Matthew DeLisa
Professor
William L. Lewis Professor of Engineering
Matthew DeLisa

Phone

607-254-8560

Address

School of Chemical and Biomolecular Engineering
Cornell University
254 Olin Hall
Ithaca, NY 14853

Email

Web Sites

Department Profile
Lab Website

Research Description

The DeLisa Research Group (DLRG) aims to engineer the protein machinery of simple bacteria for solving complex problems in biology and medicine.  They focus on the molecular machines of protein biosynthesis both as a toolbox for the discovery, design and manufacturing of biopharmaceuticals and as targets for reprogramming cellular physiology. One approach is to exploit untapped mechanistic features of existing cellular machinery such as intrinsic protein quality control mechanisms that ensure correct folding and assembly of native and non-native proteins. This approach is helping to illuminate important structure-function relationships for protein machinery and is providing a basis by which the machines themselves can be harnessed for producing novel biotechnological products. A second related approach is to engineer microbial cells with unnatural protein machinery, thereby expanding the repertoire of useful biological and chemical functions far beyond those bestowed by nature. Bacterial cells armed with these new functionalities are becoming a robust platform for the cost-effective biosynthesis of complex therapeutic proteins and vaccines for a range of human diseases.

Recent Publications

Ollis, A. A., S. Zhang, A. C. Fisher, *Matthew DeLisa*. 2014. Engineered oligosaccharyltransferases with greatly relaxed acceptor-site specificity.  Nat. Chem. Biol. 10 (10): 816-822.

Portnoff, A. D., E. A. Stephens, J. D. Varner, *Matthew DeLisa*. 2014. Ubiquibodies: synthetic E3 ubiquitin ligases endowed with unnatural substrate specificity for targeted protein silencing. J. Biol. Chem. 289(11): 7844-7855.

Rocco, M. A., D. Waraho-Zhmayev, *Matthew DeLisa*. 2012. Twin-arginine translocase mutations that suppress folding quality control and permit export of misfolded substrate proteins. Proc. Natl. Acad. Sci. USA 109(33): 13392-13397.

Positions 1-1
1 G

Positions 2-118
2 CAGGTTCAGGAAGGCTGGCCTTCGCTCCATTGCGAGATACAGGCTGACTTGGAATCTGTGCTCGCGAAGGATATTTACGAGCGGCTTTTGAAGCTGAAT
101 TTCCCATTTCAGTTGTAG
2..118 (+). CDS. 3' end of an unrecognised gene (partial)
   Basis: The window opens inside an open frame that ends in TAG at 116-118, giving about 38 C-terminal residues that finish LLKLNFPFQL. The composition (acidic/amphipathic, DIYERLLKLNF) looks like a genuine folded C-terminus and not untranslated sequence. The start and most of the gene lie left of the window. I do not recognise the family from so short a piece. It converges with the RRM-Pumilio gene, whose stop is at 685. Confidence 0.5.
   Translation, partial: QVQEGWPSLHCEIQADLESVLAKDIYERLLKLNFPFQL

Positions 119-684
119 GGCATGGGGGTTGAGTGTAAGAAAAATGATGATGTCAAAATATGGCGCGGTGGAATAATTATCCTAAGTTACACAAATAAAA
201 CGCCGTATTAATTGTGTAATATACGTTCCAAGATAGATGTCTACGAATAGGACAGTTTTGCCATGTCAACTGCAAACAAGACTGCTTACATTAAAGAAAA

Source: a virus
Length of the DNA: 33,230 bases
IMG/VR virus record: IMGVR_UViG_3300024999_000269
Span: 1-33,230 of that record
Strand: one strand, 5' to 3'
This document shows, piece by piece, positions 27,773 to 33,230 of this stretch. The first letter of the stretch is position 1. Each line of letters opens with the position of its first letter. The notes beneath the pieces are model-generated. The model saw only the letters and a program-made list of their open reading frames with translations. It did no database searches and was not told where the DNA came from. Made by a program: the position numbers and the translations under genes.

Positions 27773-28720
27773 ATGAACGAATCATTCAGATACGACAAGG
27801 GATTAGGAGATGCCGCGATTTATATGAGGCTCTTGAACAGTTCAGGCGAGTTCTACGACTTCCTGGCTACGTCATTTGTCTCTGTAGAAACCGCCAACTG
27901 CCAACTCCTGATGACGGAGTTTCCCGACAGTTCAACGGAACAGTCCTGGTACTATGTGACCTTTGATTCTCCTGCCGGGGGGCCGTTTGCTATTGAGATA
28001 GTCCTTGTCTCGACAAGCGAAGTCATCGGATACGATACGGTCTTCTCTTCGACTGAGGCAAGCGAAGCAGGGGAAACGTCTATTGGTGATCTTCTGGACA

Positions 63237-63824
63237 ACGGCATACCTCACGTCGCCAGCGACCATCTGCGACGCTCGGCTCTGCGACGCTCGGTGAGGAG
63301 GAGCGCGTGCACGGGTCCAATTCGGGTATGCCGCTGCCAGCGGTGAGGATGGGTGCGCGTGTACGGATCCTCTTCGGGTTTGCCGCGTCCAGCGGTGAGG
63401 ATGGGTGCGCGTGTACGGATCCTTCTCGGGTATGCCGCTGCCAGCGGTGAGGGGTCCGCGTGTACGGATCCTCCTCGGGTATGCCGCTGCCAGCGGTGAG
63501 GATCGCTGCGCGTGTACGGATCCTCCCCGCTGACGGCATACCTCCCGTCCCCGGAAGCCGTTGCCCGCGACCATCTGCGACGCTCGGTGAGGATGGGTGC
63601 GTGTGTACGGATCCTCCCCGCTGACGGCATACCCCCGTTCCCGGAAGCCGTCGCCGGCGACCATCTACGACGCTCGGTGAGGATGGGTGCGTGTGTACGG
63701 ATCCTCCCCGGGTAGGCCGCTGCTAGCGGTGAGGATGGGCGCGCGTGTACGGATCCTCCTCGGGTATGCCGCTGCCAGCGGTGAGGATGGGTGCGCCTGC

Valderrama-Rincon, J., A. C. Fisher, J. H. Merritt, Y. Y. Fan, C. A. Reading, K. D. Chhiba, C. Heiss, P. Azadi, M. Aebi, *Matthew DeLisa*. 2012. An engineered eukaryotic protein glycosylation pathway in Escherichia coli. Nat. Chem. Biol. 8 (5): 434-436.

Chen, D. J., N. Osterrieder, S. M. Metzger, E. Buckles, A. M. Doody, *Matthew DeLisa*, D.A. Putnam. 2010. Delivery of foreign antigens by engineered outer membrane vesicle vaccines. Proc. Natl. Acad. Sci. USA 107 (7): 3099-3104.

*Matthew DeLisa*, R. J. Conrado. 2009. Synthetic metabolic pipelines. Nat. Biotechnol. 27 (8): 728-729.

Waraho, D., *Matthew DeLisa*. 2009. Versatile selection technology for intracellular protein-protein interactions mediated by a unique bacterial hitchhiker transport mechanism. Proc. Natl. Acad. Sci. USA. 106 (10): 3692-7.

Panahandeh, S., Maurer, C., Moser, M., *Matthew DeLisa*, Müller, M. 2008. Following the path of a twin-arginine precursor along the TatABC translocase of Escherichia coli. J. Biol. Chem. 283 (48): 33267-75.

Marrichi, M., Camacho, L., Russell, D.G., *Matthew DeLisa*. 2008. Genetic toggling of alkaline phosphatase folding reveals signal peptides for all major modes of transport across the inner membrane of bacteria.
J. Biol. Chem. 283 (50): 35223-35.